Recall that a function signature is comprised of two main parts. Everything to the left of the arrow
-> indicates the types of the function's arguments, and the right indicates the function's return type.
Thus far, we've mostly focused on the argument types. Let's turn our attention to the return type.
; number->string : number -> string > (number->string 524) "524"
In this example, we've used the
number->string function to convert a number,
524, into its string representation,
"524" (remember, they are different types, and therefore different data).
Notice what happens here:
> (string-append "ted cruz" 524 "zodiac killer") string-append: expects a string as 2nd argument, given 524 > (string-append "ted cruz" (number->string 524) "zodiac killer") "ted cruz524zodiac killer"
What just happened? Let's deconstruct this in the stepper.
First, we evaluating the innermost expression.
(number->string 524) simplifies to
(string-append "ted cruz" (number->string 524) "zodiac killer")
(string-append "ted cruz" "524" "zodiac killer")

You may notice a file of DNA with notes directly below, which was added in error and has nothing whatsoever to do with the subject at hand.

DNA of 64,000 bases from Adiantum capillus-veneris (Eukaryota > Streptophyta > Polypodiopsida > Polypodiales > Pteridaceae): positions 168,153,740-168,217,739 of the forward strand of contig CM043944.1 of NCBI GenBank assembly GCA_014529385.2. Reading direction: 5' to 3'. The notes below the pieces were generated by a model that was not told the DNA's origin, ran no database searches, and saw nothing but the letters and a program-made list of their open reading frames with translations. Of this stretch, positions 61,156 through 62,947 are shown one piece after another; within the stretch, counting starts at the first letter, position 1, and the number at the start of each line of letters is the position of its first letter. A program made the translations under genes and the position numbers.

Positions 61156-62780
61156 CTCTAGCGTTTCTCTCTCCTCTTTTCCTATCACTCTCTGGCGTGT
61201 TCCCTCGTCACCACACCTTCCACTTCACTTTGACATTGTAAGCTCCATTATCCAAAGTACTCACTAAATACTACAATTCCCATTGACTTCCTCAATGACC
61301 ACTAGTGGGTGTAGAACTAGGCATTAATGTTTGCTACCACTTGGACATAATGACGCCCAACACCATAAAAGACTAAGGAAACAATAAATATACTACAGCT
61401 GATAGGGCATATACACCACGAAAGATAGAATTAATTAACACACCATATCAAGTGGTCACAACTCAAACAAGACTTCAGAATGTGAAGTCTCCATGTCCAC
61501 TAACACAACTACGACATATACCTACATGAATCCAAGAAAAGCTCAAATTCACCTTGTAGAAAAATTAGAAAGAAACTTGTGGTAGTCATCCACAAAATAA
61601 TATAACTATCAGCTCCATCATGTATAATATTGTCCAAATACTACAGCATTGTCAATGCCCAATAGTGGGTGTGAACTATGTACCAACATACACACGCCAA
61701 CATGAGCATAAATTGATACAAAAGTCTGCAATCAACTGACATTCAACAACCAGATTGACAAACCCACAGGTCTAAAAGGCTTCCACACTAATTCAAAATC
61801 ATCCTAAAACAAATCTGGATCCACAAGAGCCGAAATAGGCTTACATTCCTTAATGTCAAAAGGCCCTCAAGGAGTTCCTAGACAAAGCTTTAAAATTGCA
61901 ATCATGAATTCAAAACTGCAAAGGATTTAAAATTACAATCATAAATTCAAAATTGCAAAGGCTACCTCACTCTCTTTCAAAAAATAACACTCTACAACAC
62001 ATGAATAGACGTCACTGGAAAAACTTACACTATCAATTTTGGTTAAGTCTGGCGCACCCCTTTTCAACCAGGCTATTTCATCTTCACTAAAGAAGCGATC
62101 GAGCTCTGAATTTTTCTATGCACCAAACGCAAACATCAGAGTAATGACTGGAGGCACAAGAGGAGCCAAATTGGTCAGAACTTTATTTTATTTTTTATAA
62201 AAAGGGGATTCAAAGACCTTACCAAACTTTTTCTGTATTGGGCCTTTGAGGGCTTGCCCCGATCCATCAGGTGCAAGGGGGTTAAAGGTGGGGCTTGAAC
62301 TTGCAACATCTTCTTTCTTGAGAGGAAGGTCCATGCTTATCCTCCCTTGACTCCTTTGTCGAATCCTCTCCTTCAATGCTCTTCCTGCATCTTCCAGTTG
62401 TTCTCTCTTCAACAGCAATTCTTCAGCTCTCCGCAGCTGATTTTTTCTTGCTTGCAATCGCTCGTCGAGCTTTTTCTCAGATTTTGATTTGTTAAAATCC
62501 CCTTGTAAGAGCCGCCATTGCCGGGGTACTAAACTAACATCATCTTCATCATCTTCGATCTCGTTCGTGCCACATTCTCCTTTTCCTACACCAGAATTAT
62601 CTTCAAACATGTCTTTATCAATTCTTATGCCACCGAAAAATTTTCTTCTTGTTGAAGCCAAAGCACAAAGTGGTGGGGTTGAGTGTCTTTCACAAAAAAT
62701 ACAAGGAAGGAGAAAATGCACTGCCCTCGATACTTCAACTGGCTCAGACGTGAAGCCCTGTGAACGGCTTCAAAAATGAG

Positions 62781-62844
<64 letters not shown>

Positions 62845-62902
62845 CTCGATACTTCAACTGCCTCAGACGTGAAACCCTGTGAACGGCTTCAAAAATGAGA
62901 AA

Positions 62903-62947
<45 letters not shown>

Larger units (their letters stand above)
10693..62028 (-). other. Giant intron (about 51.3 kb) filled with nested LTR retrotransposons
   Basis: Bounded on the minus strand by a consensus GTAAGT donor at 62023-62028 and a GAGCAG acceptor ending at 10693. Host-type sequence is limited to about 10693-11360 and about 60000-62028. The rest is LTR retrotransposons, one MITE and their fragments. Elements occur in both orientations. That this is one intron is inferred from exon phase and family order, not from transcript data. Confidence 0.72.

Now, we can
string-append everything together:
"ted cruz524zodiac killer"
Fair enough. Let's take a look at the function signatures for
number->string : number -> string
string-append : string ... -> string
Notice how our initial attempt fails because we've violated the
string-append function signature by passing in a number.
Our second try succeeds, because we first convert
524 to a string. Then, when
string-append is called, all of its arguments are strings.
How do we know this? Because the function signature for
number->string guarantees it will return a string.
In this sense, we can think of function signatures as "contracts" for function usage.
Function signatures dictate that
- as long as we provide arguments of the correct type, in the correct order,
- we can count on the function to return a specific type.
This contract, coupled with the rules for program evaluation we've already seen, form the basis for programming in Racket. If you internalize these two things, everything in this class will make sense.